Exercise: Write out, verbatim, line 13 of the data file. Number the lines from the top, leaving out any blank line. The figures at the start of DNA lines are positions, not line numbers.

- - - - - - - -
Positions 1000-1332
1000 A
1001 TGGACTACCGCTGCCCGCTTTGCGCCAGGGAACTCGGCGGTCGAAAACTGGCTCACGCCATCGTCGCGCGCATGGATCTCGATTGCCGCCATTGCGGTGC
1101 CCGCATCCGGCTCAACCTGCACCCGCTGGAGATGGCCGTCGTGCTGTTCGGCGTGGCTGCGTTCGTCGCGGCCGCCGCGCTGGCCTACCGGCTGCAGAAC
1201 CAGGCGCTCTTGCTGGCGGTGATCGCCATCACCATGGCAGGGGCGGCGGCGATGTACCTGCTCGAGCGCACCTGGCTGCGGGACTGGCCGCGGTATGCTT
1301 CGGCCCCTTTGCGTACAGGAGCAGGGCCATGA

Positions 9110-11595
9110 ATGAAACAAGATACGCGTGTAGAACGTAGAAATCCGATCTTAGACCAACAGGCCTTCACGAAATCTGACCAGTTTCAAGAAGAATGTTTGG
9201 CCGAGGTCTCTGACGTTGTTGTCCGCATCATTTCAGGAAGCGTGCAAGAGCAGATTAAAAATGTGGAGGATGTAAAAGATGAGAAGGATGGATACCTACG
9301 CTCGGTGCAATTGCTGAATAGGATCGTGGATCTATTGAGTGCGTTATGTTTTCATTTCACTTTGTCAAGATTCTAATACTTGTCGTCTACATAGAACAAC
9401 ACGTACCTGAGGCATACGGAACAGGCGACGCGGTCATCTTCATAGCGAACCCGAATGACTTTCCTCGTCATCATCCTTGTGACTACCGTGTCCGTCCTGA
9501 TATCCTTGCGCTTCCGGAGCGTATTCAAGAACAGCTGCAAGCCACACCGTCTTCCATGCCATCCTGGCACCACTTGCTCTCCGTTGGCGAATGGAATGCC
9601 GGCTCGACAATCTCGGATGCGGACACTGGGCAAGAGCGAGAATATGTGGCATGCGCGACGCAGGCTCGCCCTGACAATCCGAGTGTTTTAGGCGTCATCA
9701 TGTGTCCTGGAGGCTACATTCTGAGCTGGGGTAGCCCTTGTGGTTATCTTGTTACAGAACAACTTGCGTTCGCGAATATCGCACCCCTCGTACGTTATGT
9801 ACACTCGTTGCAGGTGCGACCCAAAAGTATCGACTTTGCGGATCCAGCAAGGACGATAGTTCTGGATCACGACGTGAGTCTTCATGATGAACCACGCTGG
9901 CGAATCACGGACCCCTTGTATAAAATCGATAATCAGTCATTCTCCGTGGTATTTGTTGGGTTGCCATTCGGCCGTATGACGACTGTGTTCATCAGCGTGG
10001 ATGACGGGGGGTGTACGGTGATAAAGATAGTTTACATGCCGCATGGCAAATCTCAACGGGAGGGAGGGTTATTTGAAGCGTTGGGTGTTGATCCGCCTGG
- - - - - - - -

9601 GGCTCGACAATCTCGGATGCGGACACTGGGCAAGAGCGAGAATATGTGGCATGCGCGACGCAGGCTCGCCCTGACAATCCGAGTGTTTTAGGCGTCATCA